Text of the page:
Mathematics Stack Exchange is a question and answer site for people studying math at any level and professionals in related fields. Join them; it only takes a minute:

Sign up
Here's how it works:
  1. Anybody can ask a question
  2. Anybody can answer
  3. The best answers are voted up and rise to the top

Let $A,B$ be $n×n$ matrices such that $BA = I_n$, where $I_n$ is the identity matrix.
$(1)$ Suppose that there exists $n×n$ matrix $C$ such that $AC = I_n$. Using properties of the matrix multiplication only (Theorem 2, sec. 2.1, p.113) show that $B = C$.
$(2)$ Show that if $A, B$ satisfy $BA = I_n$, then C satisfying $AC = I_n$ exists. Hint: Consider equation $Ax ̄ = e_i$ for $e_i$ - an elements from the standard basis of $R^n$. Show that this equation has a unique solution for each $e_i$.
Theorem 2

Attempt: $(1)$Ehhm... since $BA=I_n$ then $B$ is the inverse of $A$. Same with $C$. And since a matrix has a unique inverse $B=C$. But, I don't see how to prove it using the properties of multiplication only. Maybe something like this: $$A=B^{-1}I_n=B^{-1}\\A=I_nC^{-1}=C^{-1}\\C^{-1}=B^{-1}\\C=B$$

So, I am not sure about this one because I am using the inverse of a matrix, but I am told to only use the properties of multiplication. Hints please.

$(2)$ Lets say that $BA=I_3$. Then, $\vec e_1=\begin{pmatrix} 1 \\ 0 \\ 0 \end{pmatrix}\; ,\vec e_2=\begin{pmatrix} 0 \\ 1 \\ 0 \end{pmatrix}\; ,\vec e_3=\begin{pmatrix} 0 \\ 0 \\ 1 \end{pmatrix}$. Then, $AC=I_3$, where $C=\begin{pmatrix} c_{11} & c_{12} & c_{13} \\ c_{21} & c_{22} & c_{23} \\ c_{31} & c_{32} & c_{33} \end{pmatrix}$. So, $A\begin{pmatrix} c_{11} \\ c_{21} \\ c_{31} \end{pmatrix}= \vec e_1$. I am trying to use that hint here($A\vec x=e_i$ has a unique solution).How do I show that this system is consistent and has a unique solution. Thanks.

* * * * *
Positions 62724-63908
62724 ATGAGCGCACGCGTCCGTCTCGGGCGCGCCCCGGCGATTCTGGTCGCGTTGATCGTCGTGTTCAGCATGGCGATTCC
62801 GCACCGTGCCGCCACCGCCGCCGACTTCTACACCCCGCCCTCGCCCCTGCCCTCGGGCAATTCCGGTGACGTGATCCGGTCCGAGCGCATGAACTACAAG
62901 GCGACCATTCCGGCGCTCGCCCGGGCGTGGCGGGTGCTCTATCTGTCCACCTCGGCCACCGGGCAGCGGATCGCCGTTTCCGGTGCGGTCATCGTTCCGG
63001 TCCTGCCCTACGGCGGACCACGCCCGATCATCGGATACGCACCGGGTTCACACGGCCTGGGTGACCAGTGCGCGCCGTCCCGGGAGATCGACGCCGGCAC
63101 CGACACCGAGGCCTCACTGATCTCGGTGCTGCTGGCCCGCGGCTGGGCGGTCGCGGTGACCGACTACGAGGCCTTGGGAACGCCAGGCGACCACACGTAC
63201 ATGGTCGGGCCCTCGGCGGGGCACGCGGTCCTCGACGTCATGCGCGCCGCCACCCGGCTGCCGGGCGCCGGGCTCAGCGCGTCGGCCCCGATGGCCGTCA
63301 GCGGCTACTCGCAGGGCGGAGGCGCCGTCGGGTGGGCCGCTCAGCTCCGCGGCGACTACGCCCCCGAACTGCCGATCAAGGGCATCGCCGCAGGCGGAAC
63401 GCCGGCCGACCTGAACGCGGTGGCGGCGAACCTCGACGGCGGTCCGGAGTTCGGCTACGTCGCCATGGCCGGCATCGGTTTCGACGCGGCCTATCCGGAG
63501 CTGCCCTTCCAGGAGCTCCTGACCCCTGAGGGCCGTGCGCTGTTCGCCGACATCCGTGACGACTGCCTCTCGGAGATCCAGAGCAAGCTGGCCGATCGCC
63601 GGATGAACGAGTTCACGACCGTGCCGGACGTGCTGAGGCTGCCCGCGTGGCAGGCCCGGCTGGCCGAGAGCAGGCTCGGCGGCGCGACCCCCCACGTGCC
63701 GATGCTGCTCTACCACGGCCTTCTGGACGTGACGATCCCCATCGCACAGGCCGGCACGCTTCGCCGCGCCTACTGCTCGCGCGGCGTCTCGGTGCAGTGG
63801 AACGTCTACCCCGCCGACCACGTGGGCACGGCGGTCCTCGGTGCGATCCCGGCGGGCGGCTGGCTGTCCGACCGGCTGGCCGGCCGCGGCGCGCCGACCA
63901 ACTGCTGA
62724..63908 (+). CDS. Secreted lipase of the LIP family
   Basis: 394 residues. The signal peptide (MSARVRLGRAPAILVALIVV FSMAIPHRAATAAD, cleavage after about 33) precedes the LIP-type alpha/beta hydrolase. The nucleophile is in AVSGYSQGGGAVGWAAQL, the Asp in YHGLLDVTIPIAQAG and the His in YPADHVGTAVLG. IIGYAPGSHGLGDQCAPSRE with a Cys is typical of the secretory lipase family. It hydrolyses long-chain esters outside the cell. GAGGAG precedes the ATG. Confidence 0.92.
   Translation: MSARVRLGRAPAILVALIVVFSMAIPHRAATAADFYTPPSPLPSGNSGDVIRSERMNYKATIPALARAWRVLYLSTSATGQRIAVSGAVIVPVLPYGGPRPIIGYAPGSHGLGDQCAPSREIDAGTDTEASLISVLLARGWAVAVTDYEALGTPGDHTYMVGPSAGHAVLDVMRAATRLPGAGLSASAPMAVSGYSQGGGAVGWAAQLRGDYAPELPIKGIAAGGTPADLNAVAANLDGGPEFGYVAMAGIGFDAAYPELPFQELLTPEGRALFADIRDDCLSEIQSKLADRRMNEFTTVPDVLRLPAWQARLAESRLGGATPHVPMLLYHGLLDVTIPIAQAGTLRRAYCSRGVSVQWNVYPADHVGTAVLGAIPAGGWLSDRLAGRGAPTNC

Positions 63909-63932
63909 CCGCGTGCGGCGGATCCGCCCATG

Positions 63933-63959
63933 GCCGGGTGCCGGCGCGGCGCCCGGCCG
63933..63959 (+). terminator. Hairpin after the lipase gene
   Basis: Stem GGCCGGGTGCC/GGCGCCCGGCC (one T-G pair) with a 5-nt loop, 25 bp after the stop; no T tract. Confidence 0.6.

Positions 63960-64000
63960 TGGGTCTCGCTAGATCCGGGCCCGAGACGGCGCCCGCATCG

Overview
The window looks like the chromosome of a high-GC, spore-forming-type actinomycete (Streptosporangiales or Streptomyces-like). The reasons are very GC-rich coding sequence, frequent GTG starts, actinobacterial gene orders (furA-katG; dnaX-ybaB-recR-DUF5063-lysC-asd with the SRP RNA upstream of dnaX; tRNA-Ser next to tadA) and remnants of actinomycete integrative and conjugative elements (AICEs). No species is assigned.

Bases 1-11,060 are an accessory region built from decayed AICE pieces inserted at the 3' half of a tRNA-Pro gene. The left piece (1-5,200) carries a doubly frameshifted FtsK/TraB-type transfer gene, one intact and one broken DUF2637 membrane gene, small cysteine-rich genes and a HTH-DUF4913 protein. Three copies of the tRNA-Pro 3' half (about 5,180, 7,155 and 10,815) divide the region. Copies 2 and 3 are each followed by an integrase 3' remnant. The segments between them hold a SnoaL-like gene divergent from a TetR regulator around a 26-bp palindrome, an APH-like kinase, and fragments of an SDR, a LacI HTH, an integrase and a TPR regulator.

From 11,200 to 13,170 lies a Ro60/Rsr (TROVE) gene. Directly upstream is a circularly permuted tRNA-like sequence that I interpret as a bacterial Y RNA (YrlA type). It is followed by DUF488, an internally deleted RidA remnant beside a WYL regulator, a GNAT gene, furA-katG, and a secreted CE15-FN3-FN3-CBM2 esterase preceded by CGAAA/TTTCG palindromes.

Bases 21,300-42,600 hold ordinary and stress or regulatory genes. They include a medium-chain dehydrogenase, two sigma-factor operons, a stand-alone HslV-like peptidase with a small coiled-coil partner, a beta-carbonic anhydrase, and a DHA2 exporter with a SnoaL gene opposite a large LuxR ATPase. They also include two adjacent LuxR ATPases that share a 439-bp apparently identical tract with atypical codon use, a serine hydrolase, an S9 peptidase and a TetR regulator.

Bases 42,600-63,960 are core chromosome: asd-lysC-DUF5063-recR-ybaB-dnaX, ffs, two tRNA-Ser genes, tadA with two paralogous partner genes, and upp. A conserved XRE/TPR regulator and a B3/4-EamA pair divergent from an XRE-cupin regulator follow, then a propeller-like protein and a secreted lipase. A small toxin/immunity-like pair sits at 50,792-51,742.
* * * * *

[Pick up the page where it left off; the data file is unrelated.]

share|cite|improve this question
up vote 5 down vote accepted


(1) You have $AC = I_n$. What happens if you multiply both sides of the equation with $B$ and use $BA=I_n$?

(2) What happens if you multiply both sides of $Ax=e_i$ by $B$ and use $BA=I_n$? Do you get a solution $x$? Is it unique?

Afterwards you have so assemble all $n$ solutions of the equations $Ax=e_i$ into the matrix $C$. (1) then tells you that $C=B$.

share|cite|improve this answer

Your Answer


By posting your answer, you agree to the privacy policy and terms of service.

Not the answer you're looking for? Browse other questions tagged or ask your own question.